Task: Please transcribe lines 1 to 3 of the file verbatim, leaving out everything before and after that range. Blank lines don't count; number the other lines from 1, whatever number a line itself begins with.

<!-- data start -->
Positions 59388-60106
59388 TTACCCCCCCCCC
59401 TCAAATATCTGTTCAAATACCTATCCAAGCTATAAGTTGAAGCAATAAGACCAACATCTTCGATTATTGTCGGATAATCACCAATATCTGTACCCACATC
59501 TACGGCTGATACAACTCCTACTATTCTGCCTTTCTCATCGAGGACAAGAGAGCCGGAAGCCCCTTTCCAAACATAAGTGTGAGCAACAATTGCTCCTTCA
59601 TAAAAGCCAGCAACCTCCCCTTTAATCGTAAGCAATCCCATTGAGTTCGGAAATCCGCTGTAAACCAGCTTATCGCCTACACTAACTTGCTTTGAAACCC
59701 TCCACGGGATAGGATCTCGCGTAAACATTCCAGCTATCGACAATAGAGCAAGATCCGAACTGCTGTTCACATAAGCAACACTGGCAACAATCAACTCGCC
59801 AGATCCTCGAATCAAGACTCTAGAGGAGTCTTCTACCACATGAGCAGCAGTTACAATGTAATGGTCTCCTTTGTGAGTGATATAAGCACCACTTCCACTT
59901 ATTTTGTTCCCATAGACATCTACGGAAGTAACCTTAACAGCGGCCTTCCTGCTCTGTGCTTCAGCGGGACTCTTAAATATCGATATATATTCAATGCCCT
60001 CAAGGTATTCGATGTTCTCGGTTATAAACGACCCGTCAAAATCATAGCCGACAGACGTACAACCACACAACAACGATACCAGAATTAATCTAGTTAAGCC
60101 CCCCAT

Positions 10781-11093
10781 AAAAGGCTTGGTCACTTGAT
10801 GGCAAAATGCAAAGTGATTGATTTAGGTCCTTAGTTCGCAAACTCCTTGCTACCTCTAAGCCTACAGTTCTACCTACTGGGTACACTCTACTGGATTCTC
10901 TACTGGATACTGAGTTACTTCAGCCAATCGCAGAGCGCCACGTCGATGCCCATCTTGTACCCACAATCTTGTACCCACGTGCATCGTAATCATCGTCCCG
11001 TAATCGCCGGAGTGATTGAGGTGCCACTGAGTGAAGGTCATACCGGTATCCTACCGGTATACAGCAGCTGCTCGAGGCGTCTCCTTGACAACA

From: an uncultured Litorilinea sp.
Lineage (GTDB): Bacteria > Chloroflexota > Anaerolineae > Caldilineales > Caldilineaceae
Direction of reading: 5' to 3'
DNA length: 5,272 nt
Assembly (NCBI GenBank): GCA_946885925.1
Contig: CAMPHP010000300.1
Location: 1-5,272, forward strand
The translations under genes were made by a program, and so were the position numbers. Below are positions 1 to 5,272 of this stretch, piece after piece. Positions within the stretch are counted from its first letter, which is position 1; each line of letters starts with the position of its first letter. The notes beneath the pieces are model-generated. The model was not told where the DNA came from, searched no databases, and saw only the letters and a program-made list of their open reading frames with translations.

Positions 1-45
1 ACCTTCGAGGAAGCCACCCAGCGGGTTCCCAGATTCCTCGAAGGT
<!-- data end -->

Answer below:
Positions 59388-60106
59388 TTACCCCCCCCCC
59401 TCAAATATCTGTTCAAATACCTATCCAAGCTATAAGTTGAAGCAATAAGACCAACATCTTCGATTATTGTCGGATAATCACCAATATCTGTACCCACATC